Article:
Mon. Nov 28th, 2022
UK plastic garbage illegally shipped

MPs have been informed that unlawful exports of British plastic garbage to Turkey have had a “irreversible and catastrophic” impact on public health in Turkey.

After discovering that the “dirty trade” leaves hazardous residues on foreign territory, a cross-party committee has called for a ban on all plastic garbage exports from the UK by 2027.

UK plastic garbage illegally shipped to Turkey has

The unlawful dumping and burning of plastic garbage overseas has been linked to cancer, liver sickness, skin rashes, and fetal development abnormalities.

The Environment, Food, and Rural Affairs Committee discovered in a recent analysis that the United Kingdom exports over 60 percent of its plastic packaging trash, with 38 percent going straight to Turkey.

This has had a variety of economic, social, and health-related effects for nations less capable of disposing of the materials responsibly, such as Turkey and Malaysia.

MPs were informed that “substantial evidence” has surfaced of British plastic garbage being dumped in the Adana area in the southeast of Turkey, with a variety of harmful substances discovered in samples of ash and soil.

Greenpeace’s Nihan Temiz Atas, speaking before the committee, called the environmental and human health implications as “irreversible and frightening,” adding that “80 percent of the plastic debris we discovered on the field was British.”

UK plastic garbage illegally shipped to Turkey

Sir Robert Goodwill, chairman of the committee, said that the United Kingdom has grown “dependent on exporting its rubbish elsewhere” and “making it someone else’s issue.”

He continued, “Our country’s plastic garbage is being illegally dumped and burnt overseas.” The United Kingdom must not participate in this filthy trade, which is why we are advocating for a complete ban on waste plastic exports.

To do this, we must minimize our use and consumption of plastic, increase our ability to reprocess our own trash, and fund research into alternative technologies and materials.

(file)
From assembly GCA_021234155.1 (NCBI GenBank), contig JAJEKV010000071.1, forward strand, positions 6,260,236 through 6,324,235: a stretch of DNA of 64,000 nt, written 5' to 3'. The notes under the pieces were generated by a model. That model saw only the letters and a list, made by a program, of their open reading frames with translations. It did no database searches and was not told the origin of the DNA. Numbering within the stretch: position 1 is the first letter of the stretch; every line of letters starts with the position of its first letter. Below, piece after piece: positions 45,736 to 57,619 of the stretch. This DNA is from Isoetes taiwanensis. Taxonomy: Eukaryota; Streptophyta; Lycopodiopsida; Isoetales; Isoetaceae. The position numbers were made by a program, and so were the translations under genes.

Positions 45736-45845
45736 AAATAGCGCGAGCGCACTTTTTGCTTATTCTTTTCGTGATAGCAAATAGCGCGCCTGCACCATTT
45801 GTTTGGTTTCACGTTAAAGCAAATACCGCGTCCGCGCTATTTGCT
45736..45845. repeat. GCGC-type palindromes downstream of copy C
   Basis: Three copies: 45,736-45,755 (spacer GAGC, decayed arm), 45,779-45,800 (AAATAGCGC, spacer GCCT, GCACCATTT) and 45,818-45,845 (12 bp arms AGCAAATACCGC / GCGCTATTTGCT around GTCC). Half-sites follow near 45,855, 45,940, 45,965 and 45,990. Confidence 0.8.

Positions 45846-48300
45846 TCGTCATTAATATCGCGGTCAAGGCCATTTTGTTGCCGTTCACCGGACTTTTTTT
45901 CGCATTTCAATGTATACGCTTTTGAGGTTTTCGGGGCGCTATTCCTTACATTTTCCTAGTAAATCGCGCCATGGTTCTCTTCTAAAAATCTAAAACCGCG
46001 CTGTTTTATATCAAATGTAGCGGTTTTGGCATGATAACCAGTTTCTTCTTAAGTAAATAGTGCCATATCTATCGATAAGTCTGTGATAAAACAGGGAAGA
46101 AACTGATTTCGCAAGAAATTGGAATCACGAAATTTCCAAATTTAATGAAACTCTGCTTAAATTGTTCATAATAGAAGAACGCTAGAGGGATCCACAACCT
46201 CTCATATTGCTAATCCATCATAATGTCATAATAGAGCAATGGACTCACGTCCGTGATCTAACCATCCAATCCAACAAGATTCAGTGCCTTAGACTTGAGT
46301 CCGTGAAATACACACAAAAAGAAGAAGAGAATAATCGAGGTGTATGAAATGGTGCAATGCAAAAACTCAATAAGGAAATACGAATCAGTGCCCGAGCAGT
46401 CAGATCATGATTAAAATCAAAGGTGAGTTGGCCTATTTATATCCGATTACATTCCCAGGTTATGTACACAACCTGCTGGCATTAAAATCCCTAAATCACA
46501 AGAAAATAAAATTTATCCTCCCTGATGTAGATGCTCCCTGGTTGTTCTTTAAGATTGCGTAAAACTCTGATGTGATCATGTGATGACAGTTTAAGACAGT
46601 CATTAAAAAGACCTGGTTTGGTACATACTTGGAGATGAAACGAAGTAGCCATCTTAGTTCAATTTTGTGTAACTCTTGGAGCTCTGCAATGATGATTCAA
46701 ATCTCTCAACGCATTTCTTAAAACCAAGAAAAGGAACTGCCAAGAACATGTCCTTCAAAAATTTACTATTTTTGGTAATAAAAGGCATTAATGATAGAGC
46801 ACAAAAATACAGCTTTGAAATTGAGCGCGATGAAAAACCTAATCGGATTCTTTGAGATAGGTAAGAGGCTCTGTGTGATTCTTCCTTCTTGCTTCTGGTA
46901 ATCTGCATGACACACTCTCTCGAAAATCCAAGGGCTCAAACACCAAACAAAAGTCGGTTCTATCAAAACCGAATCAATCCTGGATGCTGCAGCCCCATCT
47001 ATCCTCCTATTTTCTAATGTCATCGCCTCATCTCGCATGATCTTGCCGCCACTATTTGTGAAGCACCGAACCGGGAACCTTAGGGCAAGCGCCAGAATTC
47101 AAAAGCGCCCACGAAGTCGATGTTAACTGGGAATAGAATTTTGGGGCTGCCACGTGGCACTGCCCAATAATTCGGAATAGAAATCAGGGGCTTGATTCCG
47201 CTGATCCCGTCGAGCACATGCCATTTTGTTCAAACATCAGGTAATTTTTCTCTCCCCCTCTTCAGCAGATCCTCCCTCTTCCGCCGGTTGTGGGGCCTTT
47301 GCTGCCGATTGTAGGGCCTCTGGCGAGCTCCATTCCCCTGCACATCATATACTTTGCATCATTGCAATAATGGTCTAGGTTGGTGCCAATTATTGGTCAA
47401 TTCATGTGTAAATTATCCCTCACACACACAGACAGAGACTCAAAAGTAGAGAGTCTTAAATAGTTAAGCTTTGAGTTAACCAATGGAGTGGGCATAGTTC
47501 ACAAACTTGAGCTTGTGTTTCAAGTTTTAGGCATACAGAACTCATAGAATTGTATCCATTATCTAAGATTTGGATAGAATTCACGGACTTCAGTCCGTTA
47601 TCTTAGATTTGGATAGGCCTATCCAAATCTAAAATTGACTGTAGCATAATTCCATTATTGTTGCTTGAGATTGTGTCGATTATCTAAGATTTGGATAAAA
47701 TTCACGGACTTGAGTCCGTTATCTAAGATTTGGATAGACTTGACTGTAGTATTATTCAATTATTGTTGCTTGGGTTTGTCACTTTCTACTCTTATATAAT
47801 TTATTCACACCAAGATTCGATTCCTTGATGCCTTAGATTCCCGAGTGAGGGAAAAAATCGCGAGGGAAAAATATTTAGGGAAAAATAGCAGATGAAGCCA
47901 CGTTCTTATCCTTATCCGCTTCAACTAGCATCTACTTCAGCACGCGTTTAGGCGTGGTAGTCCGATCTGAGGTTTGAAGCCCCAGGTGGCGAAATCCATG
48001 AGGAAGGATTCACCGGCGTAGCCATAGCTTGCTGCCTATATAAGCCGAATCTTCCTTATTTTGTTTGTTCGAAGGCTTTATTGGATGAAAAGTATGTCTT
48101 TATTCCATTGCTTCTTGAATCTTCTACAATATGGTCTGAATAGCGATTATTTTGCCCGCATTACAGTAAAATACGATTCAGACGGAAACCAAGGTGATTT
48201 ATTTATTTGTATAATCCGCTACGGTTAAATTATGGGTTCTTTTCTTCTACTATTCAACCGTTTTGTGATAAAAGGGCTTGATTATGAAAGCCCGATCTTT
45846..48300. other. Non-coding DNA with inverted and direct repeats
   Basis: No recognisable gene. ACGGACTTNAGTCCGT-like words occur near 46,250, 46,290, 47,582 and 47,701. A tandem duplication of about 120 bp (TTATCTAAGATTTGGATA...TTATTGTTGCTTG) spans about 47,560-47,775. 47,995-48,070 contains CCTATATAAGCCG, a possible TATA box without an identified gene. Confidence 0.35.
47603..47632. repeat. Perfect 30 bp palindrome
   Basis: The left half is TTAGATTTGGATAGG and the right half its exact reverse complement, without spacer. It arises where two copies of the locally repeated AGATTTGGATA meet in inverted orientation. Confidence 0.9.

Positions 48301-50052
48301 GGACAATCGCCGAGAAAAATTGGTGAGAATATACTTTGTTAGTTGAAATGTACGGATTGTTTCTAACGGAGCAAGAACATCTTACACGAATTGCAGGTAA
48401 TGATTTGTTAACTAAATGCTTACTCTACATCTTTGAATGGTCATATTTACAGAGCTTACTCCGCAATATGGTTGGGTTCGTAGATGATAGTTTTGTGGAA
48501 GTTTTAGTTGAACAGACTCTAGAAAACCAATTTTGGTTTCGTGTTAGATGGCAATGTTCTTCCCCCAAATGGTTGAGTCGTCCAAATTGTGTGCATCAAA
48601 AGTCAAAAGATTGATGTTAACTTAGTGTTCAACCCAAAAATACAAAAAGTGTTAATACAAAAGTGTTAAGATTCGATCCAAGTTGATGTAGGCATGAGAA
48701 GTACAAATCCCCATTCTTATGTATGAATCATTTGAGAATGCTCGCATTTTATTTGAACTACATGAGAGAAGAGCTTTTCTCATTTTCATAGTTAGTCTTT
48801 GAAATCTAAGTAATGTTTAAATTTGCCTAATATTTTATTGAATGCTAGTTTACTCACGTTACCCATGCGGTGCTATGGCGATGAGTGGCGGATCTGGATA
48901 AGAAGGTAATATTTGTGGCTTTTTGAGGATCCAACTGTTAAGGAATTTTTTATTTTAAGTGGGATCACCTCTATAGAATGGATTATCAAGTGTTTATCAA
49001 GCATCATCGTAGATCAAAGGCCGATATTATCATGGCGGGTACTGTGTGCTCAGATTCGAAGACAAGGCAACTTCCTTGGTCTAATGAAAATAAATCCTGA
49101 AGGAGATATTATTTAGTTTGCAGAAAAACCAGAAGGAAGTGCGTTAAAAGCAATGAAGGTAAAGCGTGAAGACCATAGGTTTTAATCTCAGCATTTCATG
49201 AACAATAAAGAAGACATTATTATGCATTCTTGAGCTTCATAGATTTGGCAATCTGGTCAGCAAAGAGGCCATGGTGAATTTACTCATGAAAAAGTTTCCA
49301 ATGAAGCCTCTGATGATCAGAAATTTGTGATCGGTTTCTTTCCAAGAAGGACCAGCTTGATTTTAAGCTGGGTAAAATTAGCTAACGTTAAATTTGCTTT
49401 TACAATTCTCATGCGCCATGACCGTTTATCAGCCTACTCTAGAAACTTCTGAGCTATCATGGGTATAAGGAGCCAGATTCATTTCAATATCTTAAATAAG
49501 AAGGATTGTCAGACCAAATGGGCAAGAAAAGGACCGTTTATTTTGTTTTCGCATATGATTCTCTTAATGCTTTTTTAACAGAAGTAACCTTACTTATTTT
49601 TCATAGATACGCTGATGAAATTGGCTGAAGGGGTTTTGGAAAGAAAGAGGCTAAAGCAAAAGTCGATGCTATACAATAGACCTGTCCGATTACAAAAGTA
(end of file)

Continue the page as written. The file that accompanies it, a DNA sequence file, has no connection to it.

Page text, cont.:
As waste crime has become a “low-risk, high-reward endeavor,” and present sentences are “insufficient to prevent illicit conduct,” the study also suggests that punishments be “considerably enhanced.”

It noted that several witnesses for the investigation and other observers are concerned that plastic garbage from the United Kingdom is “still being illegally dumped and burnt elsewhere.”

To get control of the situation, the MPs propose a ban on all exports of UK plastic trash by the end of 2027, with a road map outlining how to do this by March 2023.

Despite a decline in the use of “problematic” materials and an increase in the incorporation of recycled content into new goods, the committee determined that overall progress in combating plastic waste has halted in recent years.

The MPs said certain objectives need to be made clearer, simpler to assess and more ambitious, with a strong emphasis on lowering the quantity of trash created in the first place before boosting reuse and recycling.

A spokesperson for the Department for Environment, Food and Rural Affairs (Defra) said: “We have been very clear the UK should handle more of its waste at home, and that’s why we are committed to banning the export of plastic waste to non-OECD (Organisation for Economic Co-operation and Development) countries.

“We are also cracking down on illicit trash exports, notably to Turkey, by implementing stricter restrictions; anyone caught unlawfully exporting waste risk a two-year prison sentence and an infinite fine.”

Megan Corton Scott, a political campaigner at Greenpeace UK, said the results of the research “makes a joke of the argument that the UK is a leader in addressing plastic pollution”.

She told The Telegraph, “It is hardly a sign of leadership to simply dump our plastic issue on other, poorer nations, leaving their citizens plagued by the health risks and environmental devastation caused by the dumping and burning of this rubbish.”

“That’s why this report will be welcomed by environmental activists at home and abroad – and the government must act upon its recommendations.

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